Make Safe, Natural Paint

Natural paint offers a sustainable and inexpensive way to add unique colors to your home.


| October/November 2006



natural paint - closeup of brush with green paint

Although several eco-friendly options on the market, many DIYers are choosing to make natural paint using natural materials instead.


Photo by Heather Brown

If you’d like to create a warm and inviting living space, consider using homemade, eco-friendly natural paint. Using natural materials is a great way to bring the outdoors in, and they’re easier on your home because they can allow painted surfaces to release moisture naturally. Plus, most commercially manufactured paints contain toxic materials or petroleum-based ingredients that are energy-intensive to produce.

There are several eco-friendly options on the market, but their cost (up to twice as much as conventional paint) can be prohibitive to painters on a budget. Many DIYers are choosing instead to make their own paint. Creating your own paint is considerably less expensive and can be an extremely satisfying endeavor for anyone whose goal is self-reliance. Mixing your own paint is sometimes the only way to achieve a specific color or effect. In fact, natural paints offer unique finishes very different from those of manufactured products.

There are numerous combinations to choose from when attempting to create the perfect paint for a particular situation. What follows is a guide to understanding natural paint, recipes for some of the easiest and most common types and photos of each kind to inspire you. When you’re ready to experiment with even more natural materials, a good place to start is The Natural Paint Book by Lynn Edwards and Julia Lawless.

What’s in a Gallon?

In its most basic form, paint consists of color (the pigment) and the glue in which the pigment is suspended (the binder). Many paints also contain ingredients that add texture and bulk (fillers), a thinner (the solvent) and other additives, such as biocides and drying catalysts.

Pigments. Safer alternatives to the toxic compounds and heavy metals used to color conventional paint include natural pigments derived from plants, insects, iron oxides and minerals. These are usually in powder form at artists’ supply stores.

Binders. Binders keep paint glued to a surface. The acrylic and vinyl binders in commercial paints are derived from the byproducts of refining crude oil. The binders in natural paints rely instead on materials such as starch (from flour), casein (the protein in milk) and linseed oil (from pressed flax seeds).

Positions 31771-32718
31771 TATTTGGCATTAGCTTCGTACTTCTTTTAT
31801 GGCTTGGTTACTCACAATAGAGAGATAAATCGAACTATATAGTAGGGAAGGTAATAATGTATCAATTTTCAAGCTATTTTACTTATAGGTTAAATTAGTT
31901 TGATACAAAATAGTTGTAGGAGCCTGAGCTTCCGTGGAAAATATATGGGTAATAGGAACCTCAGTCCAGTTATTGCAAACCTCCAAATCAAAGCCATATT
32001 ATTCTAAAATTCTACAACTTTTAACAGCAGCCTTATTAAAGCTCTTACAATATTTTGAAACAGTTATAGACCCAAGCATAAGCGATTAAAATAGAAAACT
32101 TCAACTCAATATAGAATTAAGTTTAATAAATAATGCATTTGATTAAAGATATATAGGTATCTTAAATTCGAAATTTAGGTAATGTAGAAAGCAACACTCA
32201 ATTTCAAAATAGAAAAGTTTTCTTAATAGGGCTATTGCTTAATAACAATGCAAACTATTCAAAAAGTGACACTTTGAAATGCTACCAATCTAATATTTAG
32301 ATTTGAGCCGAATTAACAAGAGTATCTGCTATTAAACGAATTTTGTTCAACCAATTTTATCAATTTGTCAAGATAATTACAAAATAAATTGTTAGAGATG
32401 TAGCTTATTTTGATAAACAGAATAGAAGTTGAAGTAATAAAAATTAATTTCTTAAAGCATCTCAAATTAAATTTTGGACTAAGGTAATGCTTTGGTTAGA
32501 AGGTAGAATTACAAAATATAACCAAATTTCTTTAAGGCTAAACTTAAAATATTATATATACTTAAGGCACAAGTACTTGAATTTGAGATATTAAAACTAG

angelo
6/15/2016 9:10:53 AM

Can I used banana or guava leaves as an eco friendly paint and answer please because I need this for my research 3


steph
2/7/2011 12:13:12 PM

Hello! Has anyone experimented with using a paint sprayer to apply natural paints? We will be painting over textured drywall, an entire house, and have a sprayer to use. I am compelled to use a natural paint and would prefer to make my own as opposed to purchasing already made to save costs and for the fun of the process. I appreciate you sharing your experiences :o)


steph
2/7/2011 12:06:39 PM

Hello! Has anyone experimented with using a paint sprayer to apply natural paints? We will be painting over textured drywall, an entire house, and have a sprayer to use. I am compelled to use a natural paint and would prefer to make my own as opposed to purchasing already made to save costs and for the fun of the process. I appreciate you sharing your experiences :o)


virginia_19
7/11/2009 7:44:29 AM

Thailand has high humidity plus high heat. What type of interior and exterior can you recommend for this weather? Also wondering if Milk and Flour Paint would attract ants and insects since they're both edible!


don_1
11/19/2008 10:41:20 PM

In step 2 of the flour paint it looks like eleven half cups, but it is actually one and one half cups


lily_2
7/25/2007 11:45:32 PM

Rita- There is already such a product. It is called Paverpol from Holland. It is available in the USA and Canada. It has a safety approved seal to be non-toxic. I used it a lot and it really works-- we made a garden statue out of an old t-shirt! I think it is a patented recipe, so I think you cannot get it. But it is already made, so maybe try to see if it is what you want. Hope this is a help to you.


rita_12
6/4/2007 2:09:07 PM

I want to make an environmentally friendly water based glue that will be used for outdoor projects. The glue has to be a hardener for exterior work. I would appreciate a recipe anybody knows of. Thank you so much.


dawn_14
6/2/2007 11:57:56 PM

I have been using some flour based paint with clay (and some gypsum powder for lightening). I have been painting over an earth plaster. I love the color and texture, but the paint has a tendency to crack pretty extensively. Then I have to paint over the cracks maybe more than once, with not the best results. I wonder if the gypsum might be caussing the paint to crack on drying, or is this a normal characteristic of flour based paint? Thanks.






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